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Salicylic acid application modulates physiological and hormonal changes in Eucalyptus globulus under water deficit

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  • Cláudia Jesus
  • Monica Meijon
  • Pedro Monteiro
  • Barbara Correia
  • Joana Amaral
  • Mónica Escandón
  • Maria Jesus Canal
  • Glória Pinto
<mark>Journal publication date</mark>31/10/2015
<mark>Journal</mark>Environmental and Experimental Botany
Number of pages12
Pages (from-to)55-66
Publication StatusPublished
Early online date18/06/15
<mark>Original language</mark>English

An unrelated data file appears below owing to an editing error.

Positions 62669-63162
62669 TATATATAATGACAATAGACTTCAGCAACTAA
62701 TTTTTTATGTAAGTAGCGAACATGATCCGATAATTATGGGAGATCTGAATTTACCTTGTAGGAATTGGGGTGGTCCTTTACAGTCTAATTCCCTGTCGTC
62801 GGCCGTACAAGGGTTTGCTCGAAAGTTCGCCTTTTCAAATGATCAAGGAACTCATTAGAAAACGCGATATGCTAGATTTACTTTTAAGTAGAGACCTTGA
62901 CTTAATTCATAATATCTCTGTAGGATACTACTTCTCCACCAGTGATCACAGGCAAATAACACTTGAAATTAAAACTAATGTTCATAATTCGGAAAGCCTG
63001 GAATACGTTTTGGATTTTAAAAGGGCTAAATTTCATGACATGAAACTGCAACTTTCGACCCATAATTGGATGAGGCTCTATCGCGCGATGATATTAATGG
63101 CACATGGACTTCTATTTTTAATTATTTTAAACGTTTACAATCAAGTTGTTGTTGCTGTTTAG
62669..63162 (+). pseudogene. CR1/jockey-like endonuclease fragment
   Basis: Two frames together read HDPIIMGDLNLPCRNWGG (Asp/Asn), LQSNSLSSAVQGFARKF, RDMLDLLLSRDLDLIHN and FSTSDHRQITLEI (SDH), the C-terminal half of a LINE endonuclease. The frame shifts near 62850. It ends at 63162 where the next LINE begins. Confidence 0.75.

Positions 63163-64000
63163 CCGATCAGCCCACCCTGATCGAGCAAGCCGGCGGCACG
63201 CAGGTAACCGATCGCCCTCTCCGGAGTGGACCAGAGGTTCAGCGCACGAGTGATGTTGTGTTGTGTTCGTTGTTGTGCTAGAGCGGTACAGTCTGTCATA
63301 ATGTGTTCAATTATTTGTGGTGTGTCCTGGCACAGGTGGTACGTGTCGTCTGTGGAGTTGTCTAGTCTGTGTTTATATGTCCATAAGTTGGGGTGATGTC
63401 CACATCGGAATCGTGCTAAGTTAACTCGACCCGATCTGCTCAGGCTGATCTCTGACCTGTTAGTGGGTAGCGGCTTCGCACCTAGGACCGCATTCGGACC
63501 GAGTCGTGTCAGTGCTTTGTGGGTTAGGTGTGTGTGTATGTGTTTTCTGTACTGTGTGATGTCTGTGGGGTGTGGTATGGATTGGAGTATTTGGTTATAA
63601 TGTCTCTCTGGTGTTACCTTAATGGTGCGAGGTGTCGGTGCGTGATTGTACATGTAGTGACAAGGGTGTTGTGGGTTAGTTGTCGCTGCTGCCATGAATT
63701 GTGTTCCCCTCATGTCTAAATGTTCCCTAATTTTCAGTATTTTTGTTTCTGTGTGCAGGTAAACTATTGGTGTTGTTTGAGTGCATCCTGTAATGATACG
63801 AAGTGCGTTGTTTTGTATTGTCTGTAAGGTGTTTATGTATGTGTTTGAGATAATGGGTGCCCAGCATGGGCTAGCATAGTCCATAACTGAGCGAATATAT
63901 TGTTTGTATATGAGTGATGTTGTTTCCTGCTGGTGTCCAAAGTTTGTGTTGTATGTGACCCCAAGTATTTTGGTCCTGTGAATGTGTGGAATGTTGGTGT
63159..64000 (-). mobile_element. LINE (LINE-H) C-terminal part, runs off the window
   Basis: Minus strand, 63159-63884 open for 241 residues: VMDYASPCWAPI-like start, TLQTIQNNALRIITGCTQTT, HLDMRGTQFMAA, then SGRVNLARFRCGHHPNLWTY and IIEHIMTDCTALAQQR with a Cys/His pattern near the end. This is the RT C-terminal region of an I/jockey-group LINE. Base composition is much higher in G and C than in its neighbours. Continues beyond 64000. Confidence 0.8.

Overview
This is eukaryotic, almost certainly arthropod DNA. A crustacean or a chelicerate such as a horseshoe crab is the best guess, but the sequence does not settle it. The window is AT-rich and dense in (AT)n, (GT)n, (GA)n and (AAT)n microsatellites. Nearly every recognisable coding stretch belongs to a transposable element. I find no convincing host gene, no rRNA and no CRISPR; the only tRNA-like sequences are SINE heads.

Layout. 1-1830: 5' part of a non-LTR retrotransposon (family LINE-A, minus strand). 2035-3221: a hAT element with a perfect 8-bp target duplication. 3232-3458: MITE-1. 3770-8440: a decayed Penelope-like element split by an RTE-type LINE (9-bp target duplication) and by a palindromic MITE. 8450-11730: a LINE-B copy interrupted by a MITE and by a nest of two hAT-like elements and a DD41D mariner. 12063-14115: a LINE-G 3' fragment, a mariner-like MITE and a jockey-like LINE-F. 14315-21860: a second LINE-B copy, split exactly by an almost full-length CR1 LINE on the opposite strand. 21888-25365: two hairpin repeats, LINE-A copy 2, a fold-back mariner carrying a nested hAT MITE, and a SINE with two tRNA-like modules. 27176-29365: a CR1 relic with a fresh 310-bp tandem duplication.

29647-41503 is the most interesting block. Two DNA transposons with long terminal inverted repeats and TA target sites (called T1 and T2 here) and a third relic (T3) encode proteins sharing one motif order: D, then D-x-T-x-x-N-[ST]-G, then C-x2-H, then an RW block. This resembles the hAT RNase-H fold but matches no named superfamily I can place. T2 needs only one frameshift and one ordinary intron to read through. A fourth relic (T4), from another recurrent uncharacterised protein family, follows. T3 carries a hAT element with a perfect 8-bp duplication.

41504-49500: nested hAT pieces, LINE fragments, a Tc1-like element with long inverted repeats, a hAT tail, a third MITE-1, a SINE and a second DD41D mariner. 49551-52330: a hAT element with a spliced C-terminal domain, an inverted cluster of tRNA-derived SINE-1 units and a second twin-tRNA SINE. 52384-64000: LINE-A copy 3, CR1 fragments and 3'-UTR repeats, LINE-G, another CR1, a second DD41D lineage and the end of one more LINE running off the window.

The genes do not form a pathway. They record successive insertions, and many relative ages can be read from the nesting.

Eucalyptus genus is the most widely planted hardwood tree, which productivity and development are limited by low water availability. Plant drought tolerance can be managed by adopting strategies, such as the exogenous application of salicylic acid. The main objective of the present study was to assess whether the exogenous foliar salicylic acid application would ameliorate the damages of water deficit on Eucalyptus globulus plants. Plants were watered at 70% (well water) or 15% (water deficit) of field capacity and four concentrations of salicylic acid (0, 0.75, 2.5 and 5.0 mM) were applied. Water potential, total chlorophylls and carotenoids contents, chlorophyll fluorescence parameters, leaf gas exchange, malondialdehyde, total soluble sugars, starch and total phenols contents were measured. The global hormonal content was quantified by ultra-performance liquid chromatography–mass spectrometry and specific local dynamics of indolacetic acid and abcisic acid were detected by immunolocalization in leaves. A multivariate statistical approach was used to get an overview of the plant physiological status. E. globulus water deficit response included growth rate decline associated with reduced in both water potential and leaf gas exchange parameters. Plant water deficit defence strategies led to an increase in total chlorophylls and carotenoids contents, lipid peroxidation, phenols and total soluble sugars. Six from the 18 hormones detected increased in water deficit plants. Exogenous salicylic acid application improved water deficit tolerance of E. globulus by improving water potential with a positive impact in primary metabolism (photosynthetic rate, soluble sugars) but also in secondary metabolism and defence mechanisms (higher total phenols and less lipid peroxidation) in the highest salicylic acid concentrations. Also, changes in endogenous levels of abscisic and salicylic acids, gibberellins 4 and 7, and specific cytokinins were found in water deficit plants with salicylic acid application. Our results indicated that salicylic acid application could be a potential chemical priming strategy to ameliorate water deficit effects on E. globulus plants.